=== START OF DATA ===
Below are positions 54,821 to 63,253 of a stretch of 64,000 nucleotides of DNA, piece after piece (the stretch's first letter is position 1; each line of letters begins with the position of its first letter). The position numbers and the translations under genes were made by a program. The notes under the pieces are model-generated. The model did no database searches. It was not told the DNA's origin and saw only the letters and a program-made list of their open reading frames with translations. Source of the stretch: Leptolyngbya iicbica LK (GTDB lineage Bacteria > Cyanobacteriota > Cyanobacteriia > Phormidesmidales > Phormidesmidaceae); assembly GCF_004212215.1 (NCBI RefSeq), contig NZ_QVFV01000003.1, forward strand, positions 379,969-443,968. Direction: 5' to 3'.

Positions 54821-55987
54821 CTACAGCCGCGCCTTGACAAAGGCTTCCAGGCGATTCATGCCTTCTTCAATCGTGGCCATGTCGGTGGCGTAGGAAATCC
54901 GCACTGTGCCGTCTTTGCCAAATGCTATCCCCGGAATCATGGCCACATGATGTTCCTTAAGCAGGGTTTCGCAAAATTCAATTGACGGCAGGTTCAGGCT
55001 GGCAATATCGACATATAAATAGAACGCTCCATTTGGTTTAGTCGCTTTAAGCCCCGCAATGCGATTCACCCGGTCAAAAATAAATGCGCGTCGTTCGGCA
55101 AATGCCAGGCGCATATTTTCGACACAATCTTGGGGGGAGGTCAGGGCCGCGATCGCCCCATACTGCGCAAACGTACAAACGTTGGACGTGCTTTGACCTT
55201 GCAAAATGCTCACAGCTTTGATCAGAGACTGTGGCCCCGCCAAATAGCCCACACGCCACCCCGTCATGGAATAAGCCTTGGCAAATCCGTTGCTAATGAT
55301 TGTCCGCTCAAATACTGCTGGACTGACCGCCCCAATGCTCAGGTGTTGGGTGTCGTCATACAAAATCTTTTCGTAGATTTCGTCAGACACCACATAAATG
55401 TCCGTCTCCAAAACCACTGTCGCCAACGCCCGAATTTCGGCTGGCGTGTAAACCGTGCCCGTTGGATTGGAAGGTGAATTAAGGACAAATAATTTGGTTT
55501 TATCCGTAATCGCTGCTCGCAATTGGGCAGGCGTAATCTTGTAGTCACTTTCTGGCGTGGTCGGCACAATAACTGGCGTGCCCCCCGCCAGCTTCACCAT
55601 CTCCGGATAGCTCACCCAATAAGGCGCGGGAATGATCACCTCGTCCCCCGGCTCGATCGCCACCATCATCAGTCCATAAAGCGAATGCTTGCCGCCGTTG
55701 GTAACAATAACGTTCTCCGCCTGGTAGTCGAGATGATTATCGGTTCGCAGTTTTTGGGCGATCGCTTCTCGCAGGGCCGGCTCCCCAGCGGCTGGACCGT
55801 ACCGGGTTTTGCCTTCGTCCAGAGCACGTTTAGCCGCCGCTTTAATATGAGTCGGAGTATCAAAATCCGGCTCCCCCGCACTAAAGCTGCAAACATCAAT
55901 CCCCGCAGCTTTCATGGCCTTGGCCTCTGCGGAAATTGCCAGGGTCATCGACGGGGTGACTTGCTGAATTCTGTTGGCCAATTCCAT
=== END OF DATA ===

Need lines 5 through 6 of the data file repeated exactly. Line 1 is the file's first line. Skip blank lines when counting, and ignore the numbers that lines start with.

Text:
55001 GGCAATATCGACATATAAATAGAACGCTCCATTTGGTTTAGTCGCTTTAAGCCCCGCAATGCGATTCACCCGGTCAAAAATAAATGCGCGTCGTTCGGCA
55101 AATGCCAGGCGCATATTTTCGACACAATCTTGGGGGGAGGTCAGGGCCGCGATCGCCCCATACTGCGCAAACGTACAAACGTTGGACGTGCTTTGACCTT